It is not essential to this conclusion, though it is a fact, that young Thomas has served much of his sentence under the same conditions as those of prisoners not committed for the "treatment" accorded "youth" or "young adult" offenders. It is enough that Congress, when it gave a "credit" to prevent the arbitrary lengthening of maximum sentences for people who could not make bail, said nothing to suggest that confinement meant for the prisoner's benefit should not be subject to this rule of primitive fairness. There is not a word in the pertinent statutes to justify the thought that the young person held before sentence without bail was intended to have his "treatment" enhanced by that period of custody over and above the four- or six-year maximum otherwise authorized.

 Thomas is different from other prisoners, the United States Attorney argues, because "the eligibility for prompt parole and the opportunity to have his conviction set aside [under 18 U.S.C. § 5021] are substantial benefits that Thomas has, but which the regular prisoners in the penitentiary do not have * * *." *fn4" By his motion now, the argument continues, this defendant seeks "the benefits of the Youth Corrections Act without any of its detriments." *fn5" One obvious trouble with the argument is that Thomas has in fact had no "benefits," only "detriments." If his neglected "opportunity" was a benefit in some sense, it was not one he sought. More importantly, the "benefits" he neglected to realize are not a relevant concern of any kind under the pertinent statutes. Congress did not distinguish among the kinds of post-sentence "custody" - in terms of "benefits" or "detriments" or otherwise - against which presentence "custody" should be credited. There is no reason why we should strain to detect or create a distinction of such arid refinement. On the contrary, we avoid constitutional problems of substantial proportions by following the literal and sensible meaning of what Congress wrote. Cf. Sobell v. United States, 407 F.2d at 182; Stapf v. United States, 367 F.2d at 329-330.

 The fact is, of course, that the question before the court will arise only for defendants seeking an equality of detriments, not for those demanding cut-rate benefits. The narrow issue is not posed unless the defendant approaches the maximum, or something very close to the maximum, of either four or six years. Cf. Putt v. United States, 392 F.2d 64 (5th Cir.), cert. denied, 393 U.S. 929, 89 S. Ct. 264, 21 L. Ed. 2d 266 (1968). And such a defendant, at least in all but the rarest of cases, will be one for whom the hopes underlying the Youth Corrections Act have been misplaced. The overwhelming likelihood is that youths who respond positively to the rehabilitation efforts under the statutory scheme in question will win both conditional and unconditional release - and erasure of the conviction record, 18 U.S.C. § 5021(a) - long before the maximum period of authorized confinement. This estimate is not based upon overall statistics, which have not been found, but upon the experience of several years in a busy court, including not only the cases of direct concern to this writer, but the reports, reflecting wider and steadier exposures, of our colleagues in the Probation Office. The observation happens, incidentally, to fit the present defendant, who, as the United States Attorney says, "had not responded favorably to the treatment" afforded him under the Youth Corrections Act.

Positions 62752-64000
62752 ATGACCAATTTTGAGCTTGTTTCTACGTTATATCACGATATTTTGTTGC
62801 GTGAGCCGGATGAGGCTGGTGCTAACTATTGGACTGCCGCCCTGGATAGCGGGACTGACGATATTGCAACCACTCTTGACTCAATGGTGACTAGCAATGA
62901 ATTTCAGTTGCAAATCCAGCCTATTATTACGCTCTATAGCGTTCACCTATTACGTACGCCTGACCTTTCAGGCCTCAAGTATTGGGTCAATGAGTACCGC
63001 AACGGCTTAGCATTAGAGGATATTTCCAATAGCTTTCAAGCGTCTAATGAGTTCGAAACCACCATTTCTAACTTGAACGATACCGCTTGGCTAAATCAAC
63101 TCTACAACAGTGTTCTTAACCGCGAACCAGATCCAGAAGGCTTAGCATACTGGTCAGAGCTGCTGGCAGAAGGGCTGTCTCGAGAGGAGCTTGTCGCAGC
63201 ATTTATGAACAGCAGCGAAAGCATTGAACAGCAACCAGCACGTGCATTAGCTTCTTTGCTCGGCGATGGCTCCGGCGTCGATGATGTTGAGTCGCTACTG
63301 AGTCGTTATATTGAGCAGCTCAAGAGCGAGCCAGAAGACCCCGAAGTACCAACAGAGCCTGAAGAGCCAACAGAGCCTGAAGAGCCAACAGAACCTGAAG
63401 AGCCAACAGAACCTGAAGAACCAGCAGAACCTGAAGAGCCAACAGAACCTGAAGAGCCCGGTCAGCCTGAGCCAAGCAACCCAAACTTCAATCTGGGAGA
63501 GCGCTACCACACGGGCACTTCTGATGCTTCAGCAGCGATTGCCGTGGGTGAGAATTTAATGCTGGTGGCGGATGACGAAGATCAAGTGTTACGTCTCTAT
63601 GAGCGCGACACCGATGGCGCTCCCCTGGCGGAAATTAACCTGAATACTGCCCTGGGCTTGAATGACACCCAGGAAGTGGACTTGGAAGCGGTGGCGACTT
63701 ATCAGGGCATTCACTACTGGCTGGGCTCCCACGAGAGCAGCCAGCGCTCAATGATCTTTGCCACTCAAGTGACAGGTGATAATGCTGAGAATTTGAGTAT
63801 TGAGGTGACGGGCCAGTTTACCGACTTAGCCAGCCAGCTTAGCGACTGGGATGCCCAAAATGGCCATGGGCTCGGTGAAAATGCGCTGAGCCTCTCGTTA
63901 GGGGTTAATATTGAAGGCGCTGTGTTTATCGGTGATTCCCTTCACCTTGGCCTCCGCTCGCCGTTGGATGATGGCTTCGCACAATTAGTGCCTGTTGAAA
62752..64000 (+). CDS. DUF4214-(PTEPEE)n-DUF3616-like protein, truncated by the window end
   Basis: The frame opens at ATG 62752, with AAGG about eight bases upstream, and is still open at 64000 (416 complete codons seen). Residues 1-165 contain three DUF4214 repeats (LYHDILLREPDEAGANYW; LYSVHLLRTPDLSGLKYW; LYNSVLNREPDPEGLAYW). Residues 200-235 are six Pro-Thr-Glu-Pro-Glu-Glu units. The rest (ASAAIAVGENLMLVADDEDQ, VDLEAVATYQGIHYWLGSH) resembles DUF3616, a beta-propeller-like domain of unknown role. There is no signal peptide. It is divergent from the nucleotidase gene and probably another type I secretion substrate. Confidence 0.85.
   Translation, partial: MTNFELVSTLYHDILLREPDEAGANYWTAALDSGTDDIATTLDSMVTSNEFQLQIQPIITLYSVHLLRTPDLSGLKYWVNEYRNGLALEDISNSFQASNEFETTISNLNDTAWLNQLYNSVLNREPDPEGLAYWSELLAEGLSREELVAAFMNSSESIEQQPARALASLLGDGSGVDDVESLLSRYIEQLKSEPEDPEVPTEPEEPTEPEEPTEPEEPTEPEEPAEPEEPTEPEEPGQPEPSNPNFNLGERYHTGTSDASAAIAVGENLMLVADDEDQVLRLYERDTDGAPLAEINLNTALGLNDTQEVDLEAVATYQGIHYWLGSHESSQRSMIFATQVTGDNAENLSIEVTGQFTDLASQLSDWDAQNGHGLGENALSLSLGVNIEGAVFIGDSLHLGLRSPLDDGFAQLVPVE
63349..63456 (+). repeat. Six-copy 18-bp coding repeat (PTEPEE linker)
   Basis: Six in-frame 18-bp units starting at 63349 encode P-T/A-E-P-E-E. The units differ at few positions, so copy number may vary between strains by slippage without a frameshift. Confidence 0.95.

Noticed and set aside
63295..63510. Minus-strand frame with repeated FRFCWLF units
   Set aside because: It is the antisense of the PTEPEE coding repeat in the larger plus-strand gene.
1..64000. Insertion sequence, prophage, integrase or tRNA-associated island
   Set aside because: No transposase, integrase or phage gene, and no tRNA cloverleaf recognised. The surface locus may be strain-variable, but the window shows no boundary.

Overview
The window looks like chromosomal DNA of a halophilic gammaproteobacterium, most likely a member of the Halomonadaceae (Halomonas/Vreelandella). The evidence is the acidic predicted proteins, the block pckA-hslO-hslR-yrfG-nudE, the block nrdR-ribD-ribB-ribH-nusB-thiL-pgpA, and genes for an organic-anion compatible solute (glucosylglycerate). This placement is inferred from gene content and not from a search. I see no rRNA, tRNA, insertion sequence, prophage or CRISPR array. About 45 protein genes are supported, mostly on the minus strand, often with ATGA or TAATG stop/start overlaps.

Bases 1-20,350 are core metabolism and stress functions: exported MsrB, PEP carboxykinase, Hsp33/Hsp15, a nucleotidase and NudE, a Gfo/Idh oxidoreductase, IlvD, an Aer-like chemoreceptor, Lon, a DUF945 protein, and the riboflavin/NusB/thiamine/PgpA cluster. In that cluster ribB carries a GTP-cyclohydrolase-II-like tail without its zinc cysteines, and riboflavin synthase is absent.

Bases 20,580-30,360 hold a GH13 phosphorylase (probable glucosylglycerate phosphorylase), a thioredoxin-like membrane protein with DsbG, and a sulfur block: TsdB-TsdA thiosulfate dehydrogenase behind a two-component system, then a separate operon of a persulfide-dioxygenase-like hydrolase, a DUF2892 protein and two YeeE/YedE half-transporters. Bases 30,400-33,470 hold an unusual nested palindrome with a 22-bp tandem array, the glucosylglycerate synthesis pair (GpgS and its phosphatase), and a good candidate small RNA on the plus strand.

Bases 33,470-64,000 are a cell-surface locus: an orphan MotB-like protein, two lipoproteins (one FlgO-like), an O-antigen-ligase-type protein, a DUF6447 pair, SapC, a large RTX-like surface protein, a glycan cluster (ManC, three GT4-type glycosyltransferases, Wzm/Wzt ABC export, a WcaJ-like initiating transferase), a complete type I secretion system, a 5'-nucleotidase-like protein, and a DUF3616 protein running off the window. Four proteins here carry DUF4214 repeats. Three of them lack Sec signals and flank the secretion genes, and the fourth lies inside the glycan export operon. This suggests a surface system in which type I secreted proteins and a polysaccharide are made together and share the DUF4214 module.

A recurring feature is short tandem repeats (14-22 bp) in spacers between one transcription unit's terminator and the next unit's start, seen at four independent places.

It is not realistic, in short, or at least very rarely realistic, to worry, as the United States Attorney does, about thwarting the Congressional design by shortening the four or six years of "treatment" allowable as outside limits under the Youth Corrections Act. It is perhaps an ample answer to say that a show of governmental decency, equalizing the terms of those who could not make bail before sentence, may help in itself to promote receptivity to treatment efforts. Beyond that, there is no evidence that Congress purported to measure in millimeters the unmeasurable length of time "needed" for treatment. And, finally, the Department of Justice itself has exhibited its awareness that the simple rule of fairness defendant seeks is far more urgent than an iron insistence that the full maximum limits of the Corrections Act be protected against any minute decrease. In its fair and candid papers resisting the present motion, the Department points out that its own legislative program includes a projected amendment to provide explicitly for the kind of credit Thomas seeks. In the end, then, the modest point of this opinion is the conclusion that there is no need for further legislation to compel a result which is commanded by simple decency and thoroughly consistent with the words already in the statute books.

 The motion is granted. Defendant will be credited with the 61 days he spent in custody before he was sentenced. It is so ordered. ...